Billy Black actor talks of role on eve of visiting LaPush
By Paige Dickerson
Peninsula Daily News
Print This | Email This
Most Popular this week
Clallam County commissioner frets over flooding, other climate change mayhem — especially in Dungeness Valley
Child's death in Olympic National Forest deemed 'tragic accident' by Jefferson County Sheriff's Office
On Saturday, for the first time, he will visit the real location during the Quileute Days celebration, which begins today and runs through Sunday.
"I have such a respect for the Quileute people and am so honored to portray that on screen," Birmingham told the Peninsula Daily News.
"I hope that I do so in a way that they are pleased with."
Birmingham will be part of the Quileute Days parade at noon, and will sign autographs at 3 p.m. in the Quileute Tribal Council Building. Admission is $20, a fundraiser for Quileute elders.
The actor, who portrays the fictional Quileute tribal chief in the "Twilight" films -- which are based on the four-novel vampire series set in LaPush, Forks and Port Angeles -- will make a 4 p.m. guest appearance at the Talent Showcase on the main stage in front of the tribal office.
He also will meet with the real Tribal Council, including Tribal Chairwoman Anna Rose Counsell-Geyer.
History of the ancestors
"The thing I try to bring out with Billy is that he is living with the history of the ancestors and has the larger universal view of what is going on," said Birmingham, a member of the Comanche tribe.
In his "Twilight" role, Birmingham, an actor with more than 40 roles under his belt, offers knowledge of the past to young men who begin transforming into werewolves to protect the tribe and other humans from vampires.
In author Stephenie Meyer's mythology, vampires had not lived nearby for some time, but when the vampiric Cullen family began to dwell in the neighboring Forks, the teens began to go back to their shape-shifting roots.
The Quileute have no legends about werewolves, but do have a creation tradition that they were descended from wolves.
"Billy Black is in an interesting position, being older than those that are in the wolf pack and also being a descendent of the original transformer," Birmingham said.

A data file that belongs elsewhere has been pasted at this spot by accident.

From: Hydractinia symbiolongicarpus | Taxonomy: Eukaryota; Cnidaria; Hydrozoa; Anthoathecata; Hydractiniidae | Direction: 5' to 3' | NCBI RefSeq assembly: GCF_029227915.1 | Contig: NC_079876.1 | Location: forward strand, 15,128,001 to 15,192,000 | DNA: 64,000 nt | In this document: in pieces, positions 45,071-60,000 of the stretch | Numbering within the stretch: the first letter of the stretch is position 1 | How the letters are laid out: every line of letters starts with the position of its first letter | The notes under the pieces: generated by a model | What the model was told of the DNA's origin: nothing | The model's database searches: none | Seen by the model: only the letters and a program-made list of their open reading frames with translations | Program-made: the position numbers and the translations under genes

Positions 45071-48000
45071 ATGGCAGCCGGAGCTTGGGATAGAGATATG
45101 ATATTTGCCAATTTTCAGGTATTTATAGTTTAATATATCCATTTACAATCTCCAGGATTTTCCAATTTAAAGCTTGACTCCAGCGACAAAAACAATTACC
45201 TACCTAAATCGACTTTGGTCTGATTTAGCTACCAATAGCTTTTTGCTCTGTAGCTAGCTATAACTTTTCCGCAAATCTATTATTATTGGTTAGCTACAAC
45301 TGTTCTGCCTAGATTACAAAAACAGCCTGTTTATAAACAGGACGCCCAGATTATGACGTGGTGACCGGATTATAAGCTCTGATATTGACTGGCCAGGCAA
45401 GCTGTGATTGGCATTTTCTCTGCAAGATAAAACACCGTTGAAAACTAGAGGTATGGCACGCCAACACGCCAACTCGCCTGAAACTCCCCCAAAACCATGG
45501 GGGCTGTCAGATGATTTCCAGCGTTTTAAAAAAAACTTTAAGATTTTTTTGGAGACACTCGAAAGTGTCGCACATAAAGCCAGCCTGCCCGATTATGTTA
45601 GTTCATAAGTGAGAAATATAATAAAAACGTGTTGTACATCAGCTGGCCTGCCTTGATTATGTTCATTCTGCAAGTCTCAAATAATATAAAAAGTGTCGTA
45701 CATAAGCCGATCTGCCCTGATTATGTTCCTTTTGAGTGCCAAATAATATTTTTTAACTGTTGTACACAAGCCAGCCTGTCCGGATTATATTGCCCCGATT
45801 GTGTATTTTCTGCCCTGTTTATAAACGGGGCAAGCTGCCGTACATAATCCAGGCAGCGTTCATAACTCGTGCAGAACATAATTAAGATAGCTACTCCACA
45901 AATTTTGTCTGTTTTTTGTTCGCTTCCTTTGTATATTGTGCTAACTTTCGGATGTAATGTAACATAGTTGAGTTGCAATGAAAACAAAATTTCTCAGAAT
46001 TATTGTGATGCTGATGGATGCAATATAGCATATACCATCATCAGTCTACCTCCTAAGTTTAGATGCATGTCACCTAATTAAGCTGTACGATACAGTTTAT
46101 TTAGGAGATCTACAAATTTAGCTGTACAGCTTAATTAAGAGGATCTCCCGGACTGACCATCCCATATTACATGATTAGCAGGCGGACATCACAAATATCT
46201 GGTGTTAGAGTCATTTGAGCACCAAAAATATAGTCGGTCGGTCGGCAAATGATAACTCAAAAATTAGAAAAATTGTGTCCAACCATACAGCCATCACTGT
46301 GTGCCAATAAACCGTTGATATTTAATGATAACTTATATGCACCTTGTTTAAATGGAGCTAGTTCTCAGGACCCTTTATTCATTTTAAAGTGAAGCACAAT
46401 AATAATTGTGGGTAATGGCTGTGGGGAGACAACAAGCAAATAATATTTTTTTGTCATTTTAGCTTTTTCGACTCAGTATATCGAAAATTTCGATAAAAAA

"He sort of carries the key to the secret of the tribe."
In the "Twilight Saga: Eclipse," released on June 30, Billy tells a group of fledgling werewolves about how the werewolves developed to protect the people.
Sense of dignity
An overriding element of his career is trying to bring a sense of dignity to the characters he portrays, Birmingham said.
Birmingham started his entertainment career at the age of 10 as a guitar player and later performed also as a singer before moving into television and movie roles.
"I was offered some small part and really liked it," he said. "So I decided to explore this film thing."
Prior to starting work in the blockbuster franchise, Birmingham said he spent a lot of time researching.
"I learned a lot about the culture and history and the nature of their survivors," Birmingham said.
"They were great sailors and whale hunters."
Although the books were at the top of bestseller lists, Birmingham said the massive response of fans to the movies was unexpected.
"We all knew it had a large fan base," he said.
"But how that transferred to the films and to this degree and how it has happened, I don't think any of us as actors expected that."
Birmingham couldn't hint at what would be happening with the next movie installment, which will split the fourth book, Breaking Dawn, into two movies, the first of which will be released November 2011.
Excited about role
Birmingham said he was excited about the "Twilight" role because it shows Native Americans in modern situations.
"I try to bring a respect to the role because we are just as competent as any other group," he said.
"We have doctors and lawyers and everything else. But somehow we are very underrepresented [in film roles]."
He said that many times, people refer to Native Americans during times of spiritual crisis or need for fulfillment.
"They look toward us because there is a need to connect to Mother Earth and that is something we've always understood," he said.
"It is a kind of a getting-back-to-basics thing."
Birmingham also has performed in "End of the Spear," "Dreamkeeper," "Skins," "Gentle Ben," "The Doe Boy," "Love's Long Journey," "Nip/Tuck," "10 Items or Less," "Buffy the Vampire Slayer," "Veronica Mars" and "Body & Soul."
Reporter Paige Dickerson can be reached at 360-417-3535 or at email@example.com.
Last modified: July 16. 2010 1:07AM